Longer, more intense physical activity can help maintain cognitive skills in people as they age, say researchers according to a new study. For the study researchers reviewed data on 295 men born between 1900 and 1920 from the Finland, Italy, and Netherlands Elderly (FINE) study. The length and intensity of physical activities of the participants was measured and cognitive function was evaluated starting in 1990.
Results showed over 10 years, men who reduced their daily physical activity by an hour or more had 2.6-times more cognitive decline than men who maintained their physical activity. The study also showed that men who engaged in the lowest intensity activities (walking less than three miles per day) had more than triple the amount of cognitive decline vs. men who maintained more intense physical activity.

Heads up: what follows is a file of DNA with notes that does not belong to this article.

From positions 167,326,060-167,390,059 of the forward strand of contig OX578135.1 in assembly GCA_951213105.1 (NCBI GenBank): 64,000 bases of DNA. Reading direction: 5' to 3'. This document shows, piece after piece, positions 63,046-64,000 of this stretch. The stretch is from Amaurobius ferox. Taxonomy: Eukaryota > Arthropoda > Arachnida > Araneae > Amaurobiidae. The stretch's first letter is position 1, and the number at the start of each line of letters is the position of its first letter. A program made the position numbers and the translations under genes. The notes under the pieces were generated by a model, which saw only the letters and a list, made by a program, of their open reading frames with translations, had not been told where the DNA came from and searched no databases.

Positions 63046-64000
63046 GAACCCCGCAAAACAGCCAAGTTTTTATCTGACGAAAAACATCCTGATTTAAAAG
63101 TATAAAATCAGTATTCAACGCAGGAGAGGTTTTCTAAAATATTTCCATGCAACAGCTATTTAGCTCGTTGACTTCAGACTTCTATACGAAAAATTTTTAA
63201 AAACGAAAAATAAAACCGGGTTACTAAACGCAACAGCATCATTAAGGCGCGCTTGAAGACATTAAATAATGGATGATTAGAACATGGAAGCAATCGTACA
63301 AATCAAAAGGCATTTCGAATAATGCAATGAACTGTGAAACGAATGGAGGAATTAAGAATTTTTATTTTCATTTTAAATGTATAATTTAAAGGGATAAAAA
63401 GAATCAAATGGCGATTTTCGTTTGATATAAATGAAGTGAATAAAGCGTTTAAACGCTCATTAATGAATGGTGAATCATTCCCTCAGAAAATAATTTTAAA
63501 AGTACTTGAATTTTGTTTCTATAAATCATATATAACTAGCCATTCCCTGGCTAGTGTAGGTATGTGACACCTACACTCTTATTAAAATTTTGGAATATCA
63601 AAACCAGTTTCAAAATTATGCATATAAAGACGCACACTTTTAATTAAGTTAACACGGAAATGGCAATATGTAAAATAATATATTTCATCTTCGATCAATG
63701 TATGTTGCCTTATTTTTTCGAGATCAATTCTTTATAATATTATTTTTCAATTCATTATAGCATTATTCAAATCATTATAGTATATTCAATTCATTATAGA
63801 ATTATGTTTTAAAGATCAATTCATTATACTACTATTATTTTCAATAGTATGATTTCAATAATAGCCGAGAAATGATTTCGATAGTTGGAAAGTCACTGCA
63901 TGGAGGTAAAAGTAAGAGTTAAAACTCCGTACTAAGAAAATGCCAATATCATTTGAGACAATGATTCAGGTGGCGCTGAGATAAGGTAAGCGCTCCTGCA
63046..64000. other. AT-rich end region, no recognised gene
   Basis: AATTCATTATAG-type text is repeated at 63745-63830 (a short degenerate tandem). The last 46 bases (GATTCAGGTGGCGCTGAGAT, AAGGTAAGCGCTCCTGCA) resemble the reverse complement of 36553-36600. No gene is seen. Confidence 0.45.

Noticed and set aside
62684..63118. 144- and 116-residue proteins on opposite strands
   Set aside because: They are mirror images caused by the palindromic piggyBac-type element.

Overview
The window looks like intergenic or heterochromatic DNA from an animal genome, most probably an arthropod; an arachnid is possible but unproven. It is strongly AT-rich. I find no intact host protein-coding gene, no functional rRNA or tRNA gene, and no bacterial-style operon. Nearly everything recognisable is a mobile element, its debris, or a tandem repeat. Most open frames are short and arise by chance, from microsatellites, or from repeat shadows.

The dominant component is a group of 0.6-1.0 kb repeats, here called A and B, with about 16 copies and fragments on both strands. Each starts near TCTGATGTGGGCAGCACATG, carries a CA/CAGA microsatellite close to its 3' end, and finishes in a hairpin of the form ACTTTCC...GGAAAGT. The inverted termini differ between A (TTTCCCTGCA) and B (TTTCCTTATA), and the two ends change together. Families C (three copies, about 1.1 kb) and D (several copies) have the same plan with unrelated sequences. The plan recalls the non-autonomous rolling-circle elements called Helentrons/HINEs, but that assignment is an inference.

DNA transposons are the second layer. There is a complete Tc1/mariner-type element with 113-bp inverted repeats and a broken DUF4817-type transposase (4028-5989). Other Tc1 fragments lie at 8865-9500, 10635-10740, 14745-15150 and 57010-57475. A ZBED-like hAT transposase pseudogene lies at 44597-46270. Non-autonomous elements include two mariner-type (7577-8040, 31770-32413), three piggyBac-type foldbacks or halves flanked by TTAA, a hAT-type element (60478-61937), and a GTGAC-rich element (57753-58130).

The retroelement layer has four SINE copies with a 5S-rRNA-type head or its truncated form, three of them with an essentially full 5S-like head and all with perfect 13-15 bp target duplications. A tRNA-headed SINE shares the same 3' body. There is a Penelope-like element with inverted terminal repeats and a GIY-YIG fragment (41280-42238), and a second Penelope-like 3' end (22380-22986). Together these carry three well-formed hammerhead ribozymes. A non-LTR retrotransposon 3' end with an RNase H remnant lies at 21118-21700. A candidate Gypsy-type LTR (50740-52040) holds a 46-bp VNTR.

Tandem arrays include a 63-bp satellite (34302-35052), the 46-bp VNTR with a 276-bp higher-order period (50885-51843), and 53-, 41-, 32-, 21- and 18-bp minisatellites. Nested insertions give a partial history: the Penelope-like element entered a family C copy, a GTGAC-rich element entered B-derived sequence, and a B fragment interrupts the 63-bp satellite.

Researchers believe physical activity can help preserve brain function by improving blood flow to the brain and helping to stimulate the growth of nerve cells in a brain region involved in memory function. Thus researchers conclude saying that their study suggests that being physically active in old age could keep the brain fit.